I am always on a diet. Well, except for the times when I am cheating on my diet or searching for a new, better, faster, easier diet. I would say this has been the case my entire life, but technically I did make it to the ripe old age of four before it hit me. My mom went to buy size 4 clothes for her baby girl, and lo and behold, they didn't fit. Size 5s were too snug, too. My poor mom, a string bean her whole life, had to go all the way up to a 6X, which is basically code for big girl clothes. And so it began.
I have done low fat, low cal, low carb, South Beach, Abs Diet, the DASH diet, liquid fasts....I even took Slim Fast, wrapped in aluminum foil to keep it cold, in my lunch box during the elementary school years (which I convinced the unknowing skinny kids was a tasty milkshake and traded for Doritos on more than one occasion--what can I say? I come from a family of salesmen). Some people are suckers for get-rich-quick schemes; I am powerless to resist anything that claims to shed unwanted pounds.
My friend Jen has been doing something called the Omni diet, and I have to say she is looking summertime svelte at this point. Thus, my interest immediately turned towards this Omni plan, on which an "actual customer" lost 12 pounds the first week* (*results not typical). On this slim down, you eat 30% protein and 70% fruits and veggies. You avoid as many processed foods as possible, including sugar, soy, gluten, and some other stuff I blatantly glossed over, like cocktails (I'm keeping those, for everyone's sake). I don't really know what gluten is, but let me tell you the stuff is in practically everything--even mustard. But with the potential to lose a dozen pounds in a week or two, I will kick gluten to the curb like a Rockette lineup at Radio City Music Hall.
I did raise an eyebrow when I came to a recipe which called for Vegenaise. Apparently, this is a vegan version of mayonnaise, which skips the eggs. I would personally like to know why the use of Duke's Light mayonnaise is not approved on this plan. It is light, after all, and being that it is Duke's, it is delicious. If Duke's mayonnaise is wrong, I don't want to be right.
So whatever, no gluten, get away from the sugar, put that baguette down and back away. And then I get to the part where it says no dairy. No milk? Never liked the stuff all that much anyway. No cottage cheese? I will gladly do without. And since bagels aren't allowed, who cares about skipping the cream cheese? Done, done and done. Am I getting thinner yet?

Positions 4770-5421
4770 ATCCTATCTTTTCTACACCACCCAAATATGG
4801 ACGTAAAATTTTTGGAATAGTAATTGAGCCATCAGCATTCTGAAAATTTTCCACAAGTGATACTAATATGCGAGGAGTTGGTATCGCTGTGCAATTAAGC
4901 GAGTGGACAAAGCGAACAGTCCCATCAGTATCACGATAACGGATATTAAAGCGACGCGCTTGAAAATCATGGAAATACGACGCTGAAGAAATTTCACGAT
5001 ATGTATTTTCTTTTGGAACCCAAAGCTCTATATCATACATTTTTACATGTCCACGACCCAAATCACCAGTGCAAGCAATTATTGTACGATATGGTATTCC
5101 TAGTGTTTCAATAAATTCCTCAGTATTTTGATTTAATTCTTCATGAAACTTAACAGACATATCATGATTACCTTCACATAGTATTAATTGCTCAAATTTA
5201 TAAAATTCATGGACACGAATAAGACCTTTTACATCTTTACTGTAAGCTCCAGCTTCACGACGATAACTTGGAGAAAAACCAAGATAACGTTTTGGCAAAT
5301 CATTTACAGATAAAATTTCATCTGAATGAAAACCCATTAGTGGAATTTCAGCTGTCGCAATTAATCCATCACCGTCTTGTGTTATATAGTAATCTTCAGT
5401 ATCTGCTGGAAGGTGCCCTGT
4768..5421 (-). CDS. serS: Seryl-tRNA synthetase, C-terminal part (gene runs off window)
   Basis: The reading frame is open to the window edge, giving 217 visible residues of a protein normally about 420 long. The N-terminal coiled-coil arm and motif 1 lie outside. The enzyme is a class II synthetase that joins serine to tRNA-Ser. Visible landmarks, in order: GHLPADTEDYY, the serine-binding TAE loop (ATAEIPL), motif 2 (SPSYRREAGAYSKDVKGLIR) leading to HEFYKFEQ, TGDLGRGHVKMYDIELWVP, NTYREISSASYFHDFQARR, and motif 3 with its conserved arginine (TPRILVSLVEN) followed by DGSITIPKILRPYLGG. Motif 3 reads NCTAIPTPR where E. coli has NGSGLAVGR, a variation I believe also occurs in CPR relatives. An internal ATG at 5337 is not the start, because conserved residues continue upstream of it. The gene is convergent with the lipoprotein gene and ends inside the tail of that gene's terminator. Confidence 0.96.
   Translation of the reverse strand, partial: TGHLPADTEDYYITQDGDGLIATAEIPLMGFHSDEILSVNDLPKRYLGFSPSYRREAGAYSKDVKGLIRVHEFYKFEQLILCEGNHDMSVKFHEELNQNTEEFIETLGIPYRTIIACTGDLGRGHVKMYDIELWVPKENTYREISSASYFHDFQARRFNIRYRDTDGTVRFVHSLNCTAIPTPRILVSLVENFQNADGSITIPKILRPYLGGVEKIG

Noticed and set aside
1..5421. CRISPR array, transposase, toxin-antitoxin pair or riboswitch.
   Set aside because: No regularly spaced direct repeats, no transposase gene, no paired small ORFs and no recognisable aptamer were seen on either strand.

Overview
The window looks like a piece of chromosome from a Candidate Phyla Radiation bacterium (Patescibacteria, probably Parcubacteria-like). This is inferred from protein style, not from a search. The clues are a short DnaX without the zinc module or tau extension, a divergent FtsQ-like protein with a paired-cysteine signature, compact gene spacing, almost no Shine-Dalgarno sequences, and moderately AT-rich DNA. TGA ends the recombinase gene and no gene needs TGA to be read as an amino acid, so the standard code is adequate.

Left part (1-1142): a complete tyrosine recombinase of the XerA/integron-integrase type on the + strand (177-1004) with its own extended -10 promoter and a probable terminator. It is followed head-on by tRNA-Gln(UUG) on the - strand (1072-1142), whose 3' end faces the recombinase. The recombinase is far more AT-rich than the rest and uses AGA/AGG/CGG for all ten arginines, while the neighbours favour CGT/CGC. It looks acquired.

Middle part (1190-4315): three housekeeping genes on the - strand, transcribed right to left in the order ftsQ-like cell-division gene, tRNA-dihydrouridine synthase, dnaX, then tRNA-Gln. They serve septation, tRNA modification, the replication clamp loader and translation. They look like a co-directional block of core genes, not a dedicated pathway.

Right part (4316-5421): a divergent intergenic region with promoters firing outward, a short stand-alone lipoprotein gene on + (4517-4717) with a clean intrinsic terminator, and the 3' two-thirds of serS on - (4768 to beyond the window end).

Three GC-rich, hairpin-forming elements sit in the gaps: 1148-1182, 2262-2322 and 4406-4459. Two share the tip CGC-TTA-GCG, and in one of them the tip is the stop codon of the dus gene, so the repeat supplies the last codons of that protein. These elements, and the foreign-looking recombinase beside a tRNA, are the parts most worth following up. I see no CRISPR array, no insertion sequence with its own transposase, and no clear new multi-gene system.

And then I saw it. Just casually tossed out there like it is no big thing: no cheese. No cheese? Wait a second. Did that really just say no cheese? Surely, mine eyes have been deceived. How can a person live in a world without cheese? Not even part skim string cheese or a smidgin of blue cheese on a salad? Think of what you are giving up: grilled cheese sandwiches (which, on this plan, would be made on gluten free bread), cheeseburgers, brie and crackers (sprouted grain crackers, right, Omni plan?), macaroni (or not) and (you guessed it) cheese. I can't! I won't! Faster than you can say freshly grated Parmesan, my flirtation with the Omni diet was over.
And I'm left to wonder--are other people really willing to make this sacrifice? We are now living in a world where New Yorkers are paying $100 a piece for a cronut, for Pete's sake. Am I supposed to believe that John Q. Public is switching to Vegenaise and happily chugging almond milk? That the average dieter is ready and willing to say ciao to cheddar, farewell to feta, goodbye to gouda? It's just all a bit too much, even for this habitual dieter.
There is good news, however: while looking online at the Omni diet, I saw a banner ad for some meal replacement shakes with a natural appetite suppressant. And appetite suppressants are even higher on my must-have list than fad diets. The shakes will be here in three to five business days, so in the meantime, I'm feeling like some mac and cheese. Or cheese toast. Or cheese pizza. Or nachos....Say cheese!